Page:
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The True Definition of a Baseball Player

The True Definition of a Baseball Player

To the average baseball fan there are many different types of players. There are pitchers, catchers, infielders, and outfielders; there are home run hitters, contact hitters, and speedsters; but to someone who really loves and appreciates the game there are really only two kinds of baseball players, those who are ballplayers and those who are not.

The tenth edition of the Merriam Webster's Collegiate Dictionary defines ballplayer as a noun that means "a person who plays ball; especially a baseball player." Under this definition everyone who played the game would be a ballplayer, but this is very far from the truth.

What separates the ones who are ballplayers from those who are not? Skill and ability have little to do with it. A player does not have to be successful to be a ballplayer either. Being a ballplayer does not take a high batting average, a low ERA, a World Series Championship, or a multi-million dollar sports contract. A ballplayer's name is not necessarily known outside of the game's inner circle or his team's hometown. So what is a ballplayer?

A ballplayer can be described in many ways. At the least he is an overachiever who makes the most out of himself by possessing a strong work ethic. He is a hustler who is tough and gives his all every play of the game. A ballplayer has a great feel for the game derived from countless hours of practice and countless innings of play. He possesses great knowledge of the game of baseball. He is a team player and he is a winner. Ballplayers are not usually flashy. They are dependable, they love to play, and they are the types of players coaches want on their team.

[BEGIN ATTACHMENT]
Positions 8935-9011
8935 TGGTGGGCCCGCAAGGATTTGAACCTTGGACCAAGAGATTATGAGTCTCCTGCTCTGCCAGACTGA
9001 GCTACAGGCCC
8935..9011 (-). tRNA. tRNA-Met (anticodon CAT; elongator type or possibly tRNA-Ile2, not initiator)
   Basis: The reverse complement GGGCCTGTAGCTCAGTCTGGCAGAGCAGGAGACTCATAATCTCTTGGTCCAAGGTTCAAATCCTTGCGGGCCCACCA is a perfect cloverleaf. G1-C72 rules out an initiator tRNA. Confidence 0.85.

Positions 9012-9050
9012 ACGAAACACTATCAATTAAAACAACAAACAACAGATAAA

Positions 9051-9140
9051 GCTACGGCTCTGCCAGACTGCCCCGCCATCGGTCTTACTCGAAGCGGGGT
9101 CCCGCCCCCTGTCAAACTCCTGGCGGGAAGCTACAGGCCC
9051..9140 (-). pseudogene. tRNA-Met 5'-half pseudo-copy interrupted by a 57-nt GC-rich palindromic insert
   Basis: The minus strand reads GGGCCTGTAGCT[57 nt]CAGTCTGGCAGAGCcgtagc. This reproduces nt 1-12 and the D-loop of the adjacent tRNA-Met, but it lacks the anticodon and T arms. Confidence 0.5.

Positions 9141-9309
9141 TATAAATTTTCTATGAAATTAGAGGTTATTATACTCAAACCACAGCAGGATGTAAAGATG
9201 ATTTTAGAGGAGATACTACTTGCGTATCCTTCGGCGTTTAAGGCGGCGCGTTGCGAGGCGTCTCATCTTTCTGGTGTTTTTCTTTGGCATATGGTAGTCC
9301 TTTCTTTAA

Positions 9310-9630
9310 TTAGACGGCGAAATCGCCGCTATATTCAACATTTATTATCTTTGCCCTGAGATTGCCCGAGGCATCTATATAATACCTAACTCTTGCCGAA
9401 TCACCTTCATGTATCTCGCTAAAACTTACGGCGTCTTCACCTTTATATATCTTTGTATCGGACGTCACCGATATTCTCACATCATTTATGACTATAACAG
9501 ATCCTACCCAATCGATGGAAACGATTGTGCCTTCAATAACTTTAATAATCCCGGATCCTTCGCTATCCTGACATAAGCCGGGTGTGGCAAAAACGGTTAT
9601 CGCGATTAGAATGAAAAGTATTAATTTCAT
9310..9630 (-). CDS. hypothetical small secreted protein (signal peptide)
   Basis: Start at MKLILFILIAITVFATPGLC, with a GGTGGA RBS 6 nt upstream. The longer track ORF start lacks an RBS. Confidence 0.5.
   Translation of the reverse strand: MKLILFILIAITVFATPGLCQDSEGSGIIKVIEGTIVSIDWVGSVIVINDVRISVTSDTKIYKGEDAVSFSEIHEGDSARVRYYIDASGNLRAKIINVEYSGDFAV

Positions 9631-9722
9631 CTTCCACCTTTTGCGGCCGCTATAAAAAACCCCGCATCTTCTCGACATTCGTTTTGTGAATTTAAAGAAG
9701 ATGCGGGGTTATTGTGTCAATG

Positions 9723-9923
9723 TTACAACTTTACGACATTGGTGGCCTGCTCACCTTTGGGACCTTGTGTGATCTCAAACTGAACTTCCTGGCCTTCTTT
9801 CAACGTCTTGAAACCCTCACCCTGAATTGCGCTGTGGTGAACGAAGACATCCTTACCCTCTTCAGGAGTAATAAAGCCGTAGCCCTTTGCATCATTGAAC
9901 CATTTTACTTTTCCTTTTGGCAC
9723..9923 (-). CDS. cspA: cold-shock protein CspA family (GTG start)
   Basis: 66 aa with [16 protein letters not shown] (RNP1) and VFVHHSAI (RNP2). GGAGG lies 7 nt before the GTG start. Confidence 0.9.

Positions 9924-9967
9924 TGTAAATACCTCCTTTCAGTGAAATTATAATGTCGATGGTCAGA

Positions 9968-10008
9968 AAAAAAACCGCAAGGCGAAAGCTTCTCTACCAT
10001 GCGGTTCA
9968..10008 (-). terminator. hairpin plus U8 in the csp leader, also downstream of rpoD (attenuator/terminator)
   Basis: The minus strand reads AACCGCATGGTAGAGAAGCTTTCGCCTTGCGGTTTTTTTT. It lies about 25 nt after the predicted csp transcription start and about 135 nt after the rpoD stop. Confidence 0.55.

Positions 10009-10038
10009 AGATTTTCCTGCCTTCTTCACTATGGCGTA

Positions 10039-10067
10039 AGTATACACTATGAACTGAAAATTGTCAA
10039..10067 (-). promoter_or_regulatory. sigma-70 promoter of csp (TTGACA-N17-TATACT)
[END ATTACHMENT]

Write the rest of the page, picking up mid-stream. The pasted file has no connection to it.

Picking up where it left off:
A believer in the value of a ballplayer is Jim Leyland, one of the most respected coaches in the world. He led a low budget Pittsburgh Pirate team to multi-divisional titles in the early nineties and took a team of free agents in Florida to the Marlins' first World Championship. He once told the owner of a team, "Give me three good players and six ballplayers and I will never lose a game." He believed that the problem with his winning equation was not finding the good players, but finding the ballplayers to go with them.

Baseball historians often talk about the "Golden Age of Baseball" in the early to...

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